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You Know Less Than You Think

Realizing how little we know may improve our political conversations.

139904 / Pixabay
Source: 139904 / Pixabay

Many of us care deeply about our political beliefs, and we’re often very confident about the beliefs that we hold. But we usually do not understand the details of the political issues we care about so strongly. Instead, we are fed simple explanations of these issues from partisan media sources.

However, we tend to think that we know a lot more about the world than we actually do. This phenomenon is called the “Illusion of Explanatory Depth,” a term coined by Yale psychologists Leonid Rozenblit and Frank Keil. In a series of experiments, Rozenblit and Keil found that people frequently overestimate the extent to which they know about how basic things in the world work—like how a zipper operates or how a refrigerator works. But, when pressed to explain how these things work, they struggle to come up with explanations and discover how little they know.

This sense of overconfidence can fuel political polarization. In one study, Philip Fernbach and colleagues found that people think they know much more about complex policy positions than they actually do. But, when asked to generate explanations for how these policies work—describing, for instance, the details of instituting a national flat tax or transitioning to a single-payer healthcare system, people recognized the gaps in their knowledge. Moreover, trying to generate explanations also caused them to express less extreme opinions about these issues, presumably because they realized their opinions were rooted in overconfidence.

Letting go of this overconfidence and approaching political conversations with a sense of humility can help us overcome polarization. One study by psychologists Tenelle Porter and Karina Schumann found that intellectual humility is associated with a greater willingness to listen to opposing viewpoints about contentious political issues.

Appreciating the complexity of political issues can also improve our political conversations. Psychologist Peter T. Coleman runs the Difficult Conversations Lab at Columbia University, where he studies how political opponents can have better conversations about contentious issues like abortion or immigration.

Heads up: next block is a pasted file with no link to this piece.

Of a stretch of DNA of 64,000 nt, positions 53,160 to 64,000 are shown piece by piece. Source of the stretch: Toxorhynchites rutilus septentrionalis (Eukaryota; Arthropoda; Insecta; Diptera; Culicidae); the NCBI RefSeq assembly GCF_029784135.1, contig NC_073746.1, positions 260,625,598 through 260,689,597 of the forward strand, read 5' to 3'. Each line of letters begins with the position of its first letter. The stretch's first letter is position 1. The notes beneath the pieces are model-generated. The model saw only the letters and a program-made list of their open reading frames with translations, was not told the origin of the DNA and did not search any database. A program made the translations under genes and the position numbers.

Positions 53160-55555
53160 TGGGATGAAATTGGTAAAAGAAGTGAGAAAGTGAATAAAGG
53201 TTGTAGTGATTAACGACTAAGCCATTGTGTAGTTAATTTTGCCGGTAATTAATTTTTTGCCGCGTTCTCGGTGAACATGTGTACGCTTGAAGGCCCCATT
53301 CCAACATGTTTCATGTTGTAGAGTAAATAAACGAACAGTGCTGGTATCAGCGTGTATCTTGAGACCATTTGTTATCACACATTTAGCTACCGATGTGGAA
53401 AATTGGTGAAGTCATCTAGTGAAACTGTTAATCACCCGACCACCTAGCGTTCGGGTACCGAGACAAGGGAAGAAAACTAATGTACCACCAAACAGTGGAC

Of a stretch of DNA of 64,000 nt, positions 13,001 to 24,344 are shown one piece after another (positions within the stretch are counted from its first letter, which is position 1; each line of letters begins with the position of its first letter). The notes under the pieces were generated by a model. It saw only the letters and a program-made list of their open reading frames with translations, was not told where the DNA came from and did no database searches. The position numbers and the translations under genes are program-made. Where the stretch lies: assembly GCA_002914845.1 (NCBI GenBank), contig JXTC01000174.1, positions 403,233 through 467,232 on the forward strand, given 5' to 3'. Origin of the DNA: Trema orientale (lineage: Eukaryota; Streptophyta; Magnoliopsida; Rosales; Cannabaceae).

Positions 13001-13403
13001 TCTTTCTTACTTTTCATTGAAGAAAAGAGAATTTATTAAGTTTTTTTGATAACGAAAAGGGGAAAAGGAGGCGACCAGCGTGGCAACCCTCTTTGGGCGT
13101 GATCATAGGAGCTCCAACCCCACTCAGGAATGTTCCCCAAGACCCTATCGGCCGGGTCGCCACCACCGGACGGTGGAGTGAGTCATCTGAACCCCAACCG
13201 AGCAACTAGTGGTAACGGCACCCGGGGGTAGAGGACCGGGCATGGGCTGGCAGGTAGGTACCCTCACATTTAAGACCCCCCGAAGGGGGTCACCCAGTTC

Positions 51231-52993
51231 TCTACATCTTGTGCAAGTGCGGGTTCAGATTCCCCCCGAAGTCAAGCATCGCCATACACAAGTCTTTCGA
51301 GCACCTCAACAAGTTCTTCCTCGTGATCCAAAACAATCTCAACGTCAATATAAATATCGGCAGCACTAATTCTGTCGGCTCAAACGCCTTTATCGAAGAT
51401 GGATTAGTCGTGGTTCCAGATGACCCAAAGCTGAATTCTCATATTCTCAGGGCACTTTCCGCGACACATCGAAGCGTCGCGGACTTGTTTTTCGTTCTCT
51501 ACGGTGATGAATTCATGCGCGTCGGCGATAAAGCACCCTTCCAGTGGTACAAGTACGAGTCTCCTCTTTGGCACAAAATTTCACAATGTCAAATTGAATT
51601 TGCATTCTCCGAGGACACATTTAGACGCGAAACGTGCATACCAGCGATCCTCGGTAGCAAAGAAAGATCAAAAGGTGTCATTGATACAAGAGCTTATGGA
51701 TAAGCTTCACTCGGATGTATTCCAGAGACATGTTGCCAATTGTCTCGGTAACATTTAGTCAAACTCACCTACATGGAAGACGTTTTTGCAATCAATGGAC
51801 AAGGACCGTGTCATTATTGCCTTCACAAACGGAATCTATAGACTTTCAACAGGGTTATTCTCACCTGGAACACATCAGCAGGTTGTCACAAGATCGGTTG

For one of his experiments, Coleman presented a group of conversations partners with a short, simple summary of both sides of an issue. Another group was presented with a more complicated analysis of the issue that showed a range of opinions. Participants in the group that read the more complex analysis tended to have more nuanced and satisfying conversations.

We often do not understand our political opponents, which can make them much easier to dismiss. Research suggests that Republicans and Democrats both do a terrible job of estimating the demographic make-up of their political opponents. For instance, Republicans think that 36% of Democrats are atheists (when only 9% are), and Democrats think that 44% of Republicans are earning more than 250K per year (when only 2% do). Furthermore, both Democrats and Republicans think that their own side is motivated by love for their party, but their political opponents are motivated by hate, a cognitive bias called motive attribution asymmetry.

Conversations with our political opponents often seem futile. To make them more effective, try to complicate things. Recognize the limits of your own knowledge, and try asking people to explain the details of certain policy positions they cling to so they can see the holes in their own knowledge, too. Realizing how little we know might be the first step to improving political divisions—but, who am I to think I know anything?

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